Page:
1. (SBU) On April 11 the head of security for the UN system in Nepal reported that a World Food Program (WFP) office in Dhamak, Jhapa, in eastern Nepal had a threatening notice, signed by purported Maoists, posted on its door that morning. The translated text of the message follows below:
Foreign agents (in the form of INGOs) that have entered Nepal with malicious intentions of making Nepal and Nepalese people corrupt and slaves have been targeted for destruction. Therefore, the house owners are warned not to lease their houses to such organizations. Otherwise, responsibility for any destruction of the property that may take place at any time will go to the owner of the house himself.
Communist Party of Nepal (Maoist)
End text of message.
2. (SBU) According to the UNDP in Nepal, local offices of UNHCR, Lutheran World Services, and Caritas in Jhapa received a similar notice. (Note: All of the organizations threatened are active in assisting the over 100,000 Bhutanese refugees in seven camps in eastern Nepal. End note.) Embassy contacted other embassies April 11; none reported that their aid agencies or projects had received similar threats. The security officer at the British Embassy speculated the note may be the work of a local Maoist commander, rather than reflective of a new policy from the center to harass INGOs.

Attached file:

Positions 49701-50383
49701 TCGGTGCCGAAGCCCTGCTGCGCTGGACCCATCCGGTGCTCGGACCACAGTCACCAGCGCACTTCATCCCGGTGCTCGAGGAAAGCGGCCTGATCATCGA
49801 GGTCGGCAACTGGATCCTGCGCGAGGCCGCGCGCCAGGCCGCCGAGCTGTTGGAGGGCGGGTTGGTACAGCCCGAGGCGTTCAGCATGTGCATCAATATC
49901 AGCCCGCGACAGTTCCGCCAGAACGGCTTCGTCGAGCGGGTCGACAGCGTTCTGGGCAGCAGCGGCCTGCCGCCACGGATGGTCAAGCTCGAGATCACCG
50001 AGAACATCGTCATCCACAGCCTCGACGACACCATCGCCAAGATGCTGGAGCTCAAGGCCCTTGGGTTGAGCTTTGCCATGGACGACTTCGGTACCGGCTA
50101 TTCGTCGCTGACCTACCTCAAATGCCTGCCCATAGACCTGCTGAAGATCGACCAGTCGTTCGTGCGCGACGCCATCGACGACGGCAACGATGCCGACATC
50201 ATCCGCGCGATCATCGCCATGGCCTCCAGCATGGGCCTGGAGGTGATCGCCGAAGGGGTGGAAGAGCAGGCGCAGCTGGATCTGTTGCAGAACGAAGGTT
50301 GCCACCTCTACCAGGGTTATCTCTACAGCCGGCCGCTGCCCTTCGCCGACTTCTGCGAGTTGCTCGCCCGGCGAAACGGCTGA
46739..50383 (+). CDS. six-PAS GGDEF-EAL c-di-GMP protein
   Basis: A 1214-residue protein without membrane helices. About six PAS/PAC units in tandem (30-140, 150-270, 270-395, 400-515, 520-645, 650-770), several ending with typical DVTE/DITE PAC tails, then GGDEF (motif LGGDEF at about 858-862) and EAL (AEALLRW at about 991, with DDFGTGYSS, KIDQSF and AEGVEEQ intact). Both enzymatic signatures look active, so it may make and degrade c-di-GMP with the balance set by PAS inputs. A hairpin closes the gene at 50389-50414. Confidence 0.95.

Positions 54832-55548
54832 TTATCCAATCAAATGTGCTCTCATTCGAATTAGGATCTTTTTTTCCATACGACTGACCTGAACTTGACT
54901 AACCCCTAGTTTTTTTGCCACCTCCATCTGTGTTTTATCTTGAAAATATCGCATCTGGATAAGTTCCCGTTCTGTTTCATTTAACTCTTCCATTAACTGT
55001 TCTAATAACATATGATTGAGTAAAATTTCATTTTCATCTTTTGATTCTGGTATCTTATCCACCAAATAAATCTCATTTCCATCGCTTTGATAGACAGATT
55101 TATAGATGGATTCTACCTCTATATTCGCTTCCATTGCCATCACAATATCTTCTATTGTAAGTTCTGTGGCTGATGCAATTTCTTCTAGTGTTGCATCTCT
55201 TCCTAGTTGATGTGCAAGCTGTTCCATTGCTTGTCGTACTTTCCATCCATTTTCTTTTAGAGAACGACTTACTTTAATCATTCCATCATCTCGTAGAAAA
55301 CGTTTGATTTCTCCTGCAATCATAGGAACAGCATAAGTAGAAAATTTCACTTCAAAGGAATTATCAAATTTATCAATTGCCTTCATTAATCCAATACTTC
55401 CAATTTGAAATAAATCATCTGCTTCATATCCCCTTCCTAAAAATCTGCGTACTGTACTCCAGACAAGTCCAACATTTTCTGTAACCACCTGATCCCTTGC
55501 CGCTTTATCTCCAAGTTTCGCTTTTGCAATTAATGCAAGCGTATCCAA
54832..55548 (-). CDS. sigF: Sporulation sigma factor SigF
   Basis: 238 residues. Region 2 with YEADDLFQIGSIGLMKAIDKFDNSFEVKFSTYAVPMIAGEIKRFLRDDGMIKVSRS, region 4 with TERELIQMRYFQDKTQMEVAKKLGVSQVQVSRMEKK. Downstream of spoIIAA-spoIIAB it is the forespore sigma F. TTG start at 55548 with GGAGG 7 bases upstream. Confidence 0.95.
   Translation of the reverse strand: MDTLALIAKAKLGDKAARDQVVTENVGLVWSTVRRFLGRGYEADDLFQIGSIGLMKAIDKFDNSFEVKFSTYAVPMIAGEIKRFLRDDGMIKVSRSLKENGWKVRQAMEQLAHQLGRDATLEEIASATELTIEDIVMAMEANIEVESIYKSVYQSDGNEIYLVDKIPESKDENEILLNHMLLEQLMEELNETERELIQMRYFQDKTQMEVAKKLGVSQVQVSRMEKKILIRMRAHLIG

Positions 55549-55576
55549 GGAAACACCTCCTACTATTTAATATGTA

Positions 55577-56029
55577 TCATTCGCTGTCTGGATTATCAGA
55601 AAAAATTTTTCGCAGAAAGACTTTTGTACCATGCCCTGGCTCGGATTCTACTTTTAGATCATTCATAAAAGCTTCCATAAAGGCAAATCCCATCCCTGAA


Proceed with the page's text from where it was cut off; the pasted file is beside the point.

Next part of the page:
3. (SBU) WFP Deputy Country Director John Prout confirmed to A/DCM that on April 10 a regularly scheduled delivery of WFP Food for Work grain and cooking oil--13.1 metric tons in all--was hijacked, presumably by Maoists, in Bajura District in northwestern Nepal. Prout reported that the food was offloaded from government vehicles belonging to the Ministry of Local Development and transferred to waiting porters to be carried away on foot. No one was hurt and none of the vehicles were damaged. Since the shipment and vehicles did not bear a WFP logo, Prout said he did not consider the hijacking an attack on the organization itself.
4. (SBU) Comment: In the apparent absence of threats to INGOs in other parts of the country, we are somewhat inclined to agree with our British colleague and view the Jhapa warning as the inspiration of a local commander. The hijacking of the WFP shipment in a remote section of western Nepal, on the other hand, was obviously well planned--it's not easy to assemble that many porters on short notice--and could indicate that military efforts to cut off food supplies to the insurgents are working. We will continue to monitor the situation and seek information from NGOs and aid agencies in the field. An EAC meeting is planned for 8:30 a.m. on April 12. MALINOWSKI